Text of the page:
The horned altar (Psalm 118)

Bilderesultat for the horned altar

Illustration: The ‘horned altar’ of Beersheba 

The two most important ritual altars of Israel’s religious life were the bronze altar of sacrifice and the golden altar of incense. A conspicuous feature of their design was four “horns” rising from each of the four corners, which were to be of one piece with the altar itself rather than attached separately (Exodus 27:2, 30:2). Archaeological excavations have provided examples of this construction in an incense altar – discovered at Megiddo and a sacrificial altar from an Israelite sanctuary at Beersheba (pictured above).

The precise function of the horns remain uncertain. Since the Hebrew term for altar, mizbeah, literally means “place of ritual slaughter”, it has been suggested that the horns functioned as pegs to secure the animal about to be offered (Psalm 118:27). This seems unlikely, however, since the animal was ritually slaughtered before being placed on the altar and would require no restraint (Leviticus 1:5-9). Perhaps the horns on the altar, and especially those of the altar of incense, which was not used for sacrifice, may be explained by the broader role of the altar within temple liturgy. Priests were commanded to daub these horns with the sacrificial blood to symbolically effect purification from sin and thus to remove ritual impurity from the entire altar and sanctuary (Leviticus 4:7, 16:18).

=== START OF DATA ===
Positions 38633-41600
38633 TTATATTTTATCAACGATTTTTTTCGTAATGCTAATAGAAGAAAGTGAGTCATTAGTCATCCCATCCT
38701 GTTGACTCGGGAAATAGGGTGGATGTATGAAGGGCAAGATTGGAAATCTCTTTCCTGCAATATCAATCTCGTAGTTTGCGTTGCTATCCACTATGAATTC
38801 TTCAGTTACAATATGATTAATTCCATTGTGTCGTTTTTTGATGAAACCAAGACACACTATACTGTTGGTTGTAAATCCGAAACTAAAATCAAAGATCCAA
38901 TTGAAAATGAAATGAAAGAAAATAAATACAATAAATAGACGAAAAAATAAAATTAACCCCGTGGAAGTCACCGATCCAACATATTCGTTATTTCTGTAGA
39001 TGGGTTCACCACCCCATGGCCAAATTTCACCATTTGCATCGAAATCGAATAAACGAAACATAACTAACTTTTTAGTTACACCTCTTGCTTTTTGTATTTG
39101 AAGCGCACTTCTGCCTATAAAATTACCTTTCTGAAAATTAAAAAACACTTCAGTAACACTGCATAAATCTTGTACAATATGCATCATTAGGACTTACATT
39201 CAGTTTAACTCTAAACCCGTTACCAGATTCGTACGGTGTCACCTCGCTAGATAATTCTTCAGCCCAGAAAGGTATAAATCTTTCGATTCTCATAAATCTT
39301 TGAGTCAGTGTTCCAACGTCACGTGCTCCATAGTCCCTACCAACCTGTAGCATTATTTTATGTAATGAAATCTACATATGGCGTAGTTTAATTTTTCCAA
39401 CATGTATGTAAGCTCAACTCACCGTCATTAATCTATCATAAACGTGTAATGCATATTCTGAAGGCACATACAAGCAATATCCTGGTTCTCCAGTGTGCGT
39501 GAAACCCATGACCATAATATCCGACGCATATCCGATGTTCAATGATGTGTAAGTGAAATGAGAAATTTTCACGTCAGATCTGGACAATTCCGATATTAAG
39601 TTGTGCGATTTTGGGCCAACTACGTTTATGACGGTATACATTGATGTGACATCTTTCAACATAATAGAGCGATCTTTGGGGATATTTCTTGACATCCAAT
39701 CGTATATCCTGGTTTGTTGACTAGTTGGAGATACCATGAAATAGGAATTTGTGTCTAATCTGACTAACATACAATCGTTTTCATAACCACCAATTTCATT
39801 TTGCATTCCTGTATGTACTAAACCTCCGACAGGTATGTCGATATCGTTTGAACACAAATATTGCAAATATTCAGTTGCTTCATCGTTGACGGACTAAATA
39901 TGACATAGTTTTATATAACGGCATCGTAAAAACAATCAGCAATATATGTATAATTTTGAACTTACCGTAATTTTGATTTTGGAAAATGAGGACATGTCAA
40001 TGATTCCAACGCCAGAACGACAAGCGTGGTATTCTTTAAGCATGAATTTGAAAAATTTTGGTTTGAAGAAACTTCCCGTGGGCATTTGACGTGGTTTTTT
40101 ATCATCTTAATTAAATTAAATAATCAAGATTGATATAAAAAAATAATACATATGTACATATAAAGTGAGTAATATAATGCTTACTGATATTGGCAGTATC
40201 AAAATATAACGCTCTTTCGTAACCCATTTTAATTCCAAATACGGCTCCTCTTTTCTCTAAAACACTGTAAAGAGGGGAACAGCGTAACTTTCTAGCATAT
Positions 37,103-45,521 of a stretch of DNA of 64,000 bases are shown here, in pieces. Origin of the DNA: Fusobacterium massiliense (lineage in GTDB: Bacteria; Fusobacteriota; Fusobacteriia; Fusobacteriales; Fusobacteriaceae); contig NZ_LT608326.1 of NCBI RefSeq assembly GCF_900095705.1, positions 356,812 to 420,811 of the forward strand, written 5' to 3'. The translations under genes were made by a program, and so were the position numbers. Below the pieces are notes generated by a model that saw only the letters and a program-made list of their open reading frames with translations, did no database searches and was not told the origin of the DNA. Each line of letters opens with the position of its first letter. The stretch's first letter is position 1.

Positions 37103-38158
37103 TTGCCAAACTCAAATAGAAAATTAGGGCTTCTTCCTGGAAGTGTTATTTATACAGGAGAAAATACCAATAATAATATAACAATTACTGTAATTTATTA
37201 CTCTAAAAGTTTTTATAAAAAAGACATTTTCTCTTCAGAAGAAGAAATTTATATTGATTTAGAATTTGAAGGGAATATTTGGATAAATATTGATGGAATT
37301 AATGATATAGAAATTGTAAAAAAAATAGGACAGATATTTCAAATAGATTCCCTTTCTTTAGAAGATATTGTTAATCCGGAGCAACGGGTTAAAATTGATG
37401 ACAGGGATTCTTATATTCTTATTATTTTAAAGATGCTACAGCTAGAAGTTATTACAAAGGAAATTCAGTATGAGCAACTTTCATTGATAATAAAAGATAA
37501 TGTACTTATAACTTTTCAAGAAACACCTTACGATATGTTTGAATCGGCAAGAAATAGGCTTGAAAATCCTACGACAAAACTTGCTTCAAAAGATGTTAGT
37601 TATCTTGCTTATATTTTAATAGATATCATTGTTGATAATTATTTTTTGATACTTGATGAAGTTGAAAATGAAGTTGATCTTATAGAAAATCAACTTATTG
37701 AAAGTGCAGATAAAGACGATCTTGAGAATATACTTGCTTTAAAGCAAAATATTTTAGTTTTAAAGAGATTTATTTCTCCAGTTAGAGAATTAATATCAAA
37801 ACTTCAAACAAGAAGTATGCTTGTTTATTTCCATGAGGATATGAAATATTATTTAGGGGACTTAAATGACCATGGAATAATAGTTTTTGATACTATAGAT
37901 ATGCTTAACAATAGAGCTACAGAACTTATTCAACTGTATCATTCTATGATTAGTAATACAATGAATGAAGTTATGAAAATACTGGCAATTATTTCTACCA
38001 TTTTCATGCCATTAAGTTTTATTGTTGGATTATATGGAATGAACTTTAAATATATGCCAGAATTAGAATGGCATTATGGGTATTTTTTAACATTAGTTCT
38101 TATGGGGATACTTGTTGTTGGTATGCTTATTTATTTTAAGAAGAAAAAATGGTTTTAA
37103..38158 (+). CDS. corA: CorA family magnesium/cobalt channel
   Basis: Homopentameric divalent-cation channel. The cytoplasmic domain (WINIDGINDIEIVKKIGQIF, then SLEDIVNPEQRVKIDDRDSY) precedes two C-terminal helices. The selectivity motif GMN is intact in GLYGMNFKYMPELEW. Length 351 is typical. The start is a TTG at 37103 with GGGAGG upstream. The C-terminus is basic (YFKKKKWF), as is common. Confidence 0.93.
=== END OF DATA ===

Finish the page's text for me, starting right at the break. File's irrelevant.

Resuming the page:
In addition to their role in sacrificial offerings, altars served to memorialize a theophany or physical appearance of the Lord (Genesis 12:7, 35:1-7) and were intimately associated with the divine presence (Exodus 20:24). It is possible that altars were constructed so as to imitate mountains upon which sacrifices were offered and which God’s presence was associated. This would explain the law prescribing that free-standing altars in Israel be constructed of packed earth or a mound of unhewn stones (Exodus 20:24-26). The horns on the elaborate altars of the temple could suggest a more “stylized” mountain. Whatever the case, the special sanctity of the altar, and of the horns in particular, is evidenced by the asylum granted to anyone who seized them (1 Kings 1:50-51, 2:28-34).

See also Ancient altars under Exodus 20.


 

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